“I took the time and taught myself how to study, read chapters, write papers and go through the process of being a student all over again,” he said. “I got an A in each class. In the summer time, I took three classes again. I got A’s in each of those.”
While the grant got him into school again , it didn't cover the overall costs for tuition, housing, transportation and life’s other expenses. Montijo needed financial aid. With his improved grades, he applied for an academic appeal, which would allow him to receive financial aid again, and was approved. He was back where he needed to be.
Then he met Debra Eckman-Drabick, Medical Laboratory Technician Assistant Professor, who mentored him and helped him through the necessary prerequisites and into the Medical Laboratory Technician program in the spring of 2014.
By October, his hard work continued to pay off. He'd received two scholarships: the Audrey W. Howard Memorial Scholarship, open to all students with a 3.0 GPA pursuing a science degree, who intend to to go on to obtain a four-year degree; and the Bruce Gunsel Scholarship, open to graduates of Norristown High School, who have completed 24 or more credits at MCCC.
By the spring of 2016, he started clinical rotations at Einstein Medical Center Montgomery and was hired as an employee there that summer. By fall, he was finished at MCCC and ready to continue studying at a four-year institution.
During MCCC’s Career Day, Montijo met with a representative from Thomas Jefferson University and learned about its medical laboratory science program. Students seeking a Bachelor of Science and Master of Science in Biotechnology, Cytotechnology and Cell Sciences, or Medical Laboratory Science can enter Thomas Jefferson University for upper-division study after completing prerequisite coursework at another school.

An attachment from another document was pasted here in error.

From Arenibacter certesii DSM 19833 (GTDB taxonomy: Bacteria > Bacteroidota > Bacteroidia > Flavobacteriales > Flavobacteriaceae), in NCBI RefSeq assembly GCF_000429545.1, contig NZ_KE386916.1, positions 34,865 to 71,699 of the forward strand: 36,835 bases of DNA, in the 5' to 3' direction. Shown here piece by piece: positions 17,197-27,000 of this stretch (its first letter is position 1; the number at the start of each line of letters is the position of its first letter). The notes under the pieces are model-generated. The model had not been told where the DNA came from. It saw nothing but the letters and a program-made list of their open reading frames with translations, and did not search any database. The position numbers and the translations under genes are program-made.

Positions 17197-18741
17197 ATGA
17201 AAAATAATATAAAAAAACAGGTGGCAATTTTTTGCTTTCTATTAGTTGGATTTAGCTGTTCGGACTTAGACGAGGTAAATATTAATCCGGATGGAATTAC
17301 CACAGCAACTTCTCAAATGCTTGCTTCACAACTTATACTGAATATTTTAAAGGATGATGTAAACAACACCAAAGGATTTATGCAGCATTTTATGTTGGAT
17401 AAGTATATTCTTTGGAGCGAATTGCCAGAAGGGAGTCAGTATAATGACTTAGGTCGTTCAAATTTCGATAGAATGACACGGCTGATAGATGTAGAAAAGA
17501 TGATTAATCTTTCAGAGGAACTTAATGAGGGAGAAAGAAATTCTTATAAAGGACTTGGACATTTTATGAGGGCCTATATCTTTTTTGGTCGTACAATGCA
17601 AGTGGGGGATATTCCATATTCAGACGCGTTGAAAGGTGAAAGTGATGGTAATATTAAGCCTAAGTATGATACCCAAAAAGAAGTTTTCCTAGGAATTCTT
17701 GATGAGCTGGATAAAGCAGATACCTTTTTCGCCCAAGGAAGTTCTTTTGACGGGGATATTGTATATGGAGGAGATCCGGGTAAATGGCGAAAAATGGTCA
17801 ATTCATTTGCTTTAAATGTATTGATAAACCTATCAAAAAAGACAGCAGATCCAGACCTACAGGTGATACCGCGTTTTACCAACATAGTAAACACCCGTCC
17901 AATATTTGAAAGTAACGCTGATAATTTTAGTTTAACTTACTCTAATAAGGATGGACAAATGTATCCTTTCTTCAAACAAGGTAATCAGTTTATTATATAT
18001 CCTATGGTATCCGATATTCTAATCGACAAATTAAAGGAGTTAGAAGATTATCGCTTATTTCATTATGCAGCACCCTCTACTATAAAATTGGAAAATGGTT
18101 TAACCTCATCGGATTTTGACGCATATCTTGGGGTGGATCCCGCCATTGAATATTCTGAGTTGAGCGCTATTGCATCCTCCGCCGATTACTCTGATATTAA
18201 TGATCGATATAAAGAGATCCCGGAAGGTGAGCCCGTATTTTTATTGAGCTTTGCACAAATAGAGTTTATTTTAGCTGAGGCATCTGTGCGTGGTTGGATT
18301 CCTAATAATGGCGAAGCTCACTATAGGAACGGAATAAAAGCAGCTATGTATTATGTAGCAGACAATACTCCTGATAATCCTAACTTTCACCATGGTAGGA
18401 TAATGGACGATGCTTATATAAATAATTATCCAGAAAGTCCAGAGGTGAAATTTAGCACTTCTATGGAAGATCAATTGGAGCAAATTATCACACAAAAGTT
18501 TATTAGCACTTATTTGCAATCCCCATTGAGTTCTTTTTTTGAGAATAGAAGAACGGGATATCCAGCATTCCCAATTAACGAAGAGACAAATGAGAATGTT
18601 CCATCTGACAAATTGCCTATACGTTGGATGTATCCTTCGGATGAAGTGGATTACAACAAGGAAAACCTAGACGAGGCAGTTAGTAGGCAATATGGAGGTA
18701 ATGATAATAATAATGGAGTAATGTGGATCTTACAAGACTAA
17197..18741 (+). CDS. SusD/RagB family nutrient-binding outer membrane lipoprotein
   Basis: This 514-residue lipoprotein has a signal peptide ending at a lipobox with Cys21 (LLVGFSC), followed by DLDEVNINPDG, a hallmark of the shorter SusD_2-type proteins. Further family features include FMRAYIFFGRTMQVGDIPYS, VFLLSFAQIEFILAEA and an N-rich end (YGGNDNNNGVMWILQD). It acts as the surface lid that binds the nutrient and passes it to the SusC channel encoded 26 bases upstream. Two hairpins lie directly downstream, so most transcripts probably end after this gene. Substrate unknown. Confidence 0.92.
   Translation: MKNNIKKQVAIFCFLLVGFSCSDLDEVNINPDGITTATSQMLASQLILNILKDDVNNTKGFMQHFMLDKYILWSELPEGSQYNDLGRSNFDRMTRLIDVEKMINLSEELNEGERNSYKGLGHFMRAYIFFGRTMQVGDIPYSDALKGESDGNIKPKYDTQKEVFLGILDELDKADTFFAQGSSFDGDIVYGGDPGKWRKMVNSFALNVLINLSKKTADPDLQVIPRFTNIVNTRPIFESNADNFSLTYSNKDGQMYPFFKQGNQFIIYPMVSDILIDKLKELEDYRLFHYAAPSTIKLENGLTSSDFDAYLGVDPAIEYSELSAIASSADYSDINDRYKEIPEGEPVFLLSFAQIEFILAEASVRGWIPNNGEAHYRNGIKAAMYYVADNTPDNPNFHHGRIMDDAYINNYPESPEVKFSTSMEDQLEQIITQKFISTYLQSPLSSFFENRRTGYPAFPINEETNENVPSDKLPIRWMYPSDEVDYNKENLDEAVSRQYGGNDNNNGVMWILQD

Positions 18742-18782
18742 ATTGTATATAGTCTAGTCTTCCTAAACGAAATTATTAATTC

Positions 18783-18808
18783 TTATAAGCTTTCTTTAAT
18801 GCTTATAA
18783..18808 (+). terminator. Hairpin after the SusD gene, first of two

The combined BS/MS option allows students with three prior years of specific prerequisite coursework to earn a BS and MS in two calendar years of full-time study. Montijo transferred his credits to Jefferson and began the program after graduating with an associate’s degree from MCCC.
In 2018, he graduated from Jefferson, and continued working at Einstein where he was promoted to a Medical Laboratory Technologist. In November, he was hired to teach classes part time at Jefferson for two semesters. Then he worked at Children’s Hospital of Philadelphia for five months beginning in January 2019, before leaving to become a traveling medical technologist. He worked at a hospital in Hawaii for six months and now travels across the country as a traveling medical laboratory scientist with Aureus Medical Staffing.
From dark times to a bright future, Montijo said he’ll be forever grateful for the guidance and help he received as a student at MCCC.
“Montco helped me get my feet back on the ground,” he said. “It always had my back from the moment I got back into school and it has propelled me forward in my career.”